Language Selection

English French German Italian Portuguese Spanish

OpenOffice.org Spurns Security Worries

Filed under
OOo

OpenOffice.org has rejected accusations that its open-source application suite is at least as susceptible to attack as Microsoft's Office in a terse statement posted on its Web site.

"The OpenOffice.org community confirms it regards security as of the highest importance and will react immediately to any security issues," the statement read.

In a study conducted by the French Ministry of Defense's Signal Corps, researchers alleged that the danger from viruses and worms to OpenOffice.org is at least as high as for Microsoft Office, and may be higher.

The charges are of particular importance in Europe, where OpenOffice.org has gained traction in government circles as agencies try to wean themselves from the proprietary document formats used by Microsoft Office. In France, government users of the open-source suite include the Ministry of Defense.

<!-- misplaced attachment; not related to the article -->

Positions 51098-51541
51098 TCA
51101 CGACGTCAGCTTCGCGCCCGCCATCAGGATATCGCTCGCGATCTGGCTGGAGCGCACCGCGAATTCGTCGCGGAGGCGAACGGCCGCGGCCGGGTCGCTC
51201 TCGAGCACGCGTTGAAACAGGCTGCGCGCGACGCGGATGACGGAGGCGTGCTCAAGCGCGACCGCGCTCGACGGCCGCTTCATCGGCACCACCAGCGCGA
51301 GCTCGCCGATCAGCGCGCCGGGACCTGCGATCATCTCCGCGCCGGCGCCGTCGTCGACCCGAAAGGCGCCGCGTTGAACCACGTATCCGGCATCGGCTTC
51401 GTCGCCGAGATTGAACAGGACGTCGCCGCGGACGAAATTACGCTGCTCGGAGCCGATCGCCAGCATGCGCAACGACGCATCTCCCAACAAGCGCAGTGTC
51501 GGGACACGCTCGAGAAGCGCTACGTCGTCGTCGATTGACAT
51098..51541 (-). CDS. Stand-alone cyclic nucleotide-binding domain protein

French researchers were particularly concerned with macro security in OpenOffice.org, and pegged the problems as ones "at the conceptual level" of the suite.

Full Story.

More in Tux Machines

Android Leftovers

today's howtos

Mozilla News

  • WebExtensions in Firefox 48
  • Mozilla's WebExtensions API Is In Good Shape For Firefox 48
    Mozilla has announced that for Firefox 48 their WebExtensions API is considered to be in a stable state. They encourage developers looking to develop browser add-ons to begin using this new API. WebExtensions is an API for implementing new browser add-ons/extensions that makes it easier to port to/from other browsers, is compatible with Firefox's Electroloysis, and should be easier to work with than the current APIs. In particular, Google designed portions of the WebExtensions API around Google's Blink extension API.
  • Mozilla a Step Closer to Thunderbird Decision
    The good news is that the folks at Mozilla seem to be determined to find Thunderbird a good home where it will be able to grow and find newfound success. This isn’t surprising. As Surman pointed out in his post, the project is quite popular among those associated with the foundation — but that popularity is also contributing to the problem Mozilla has with keeping the project in-house.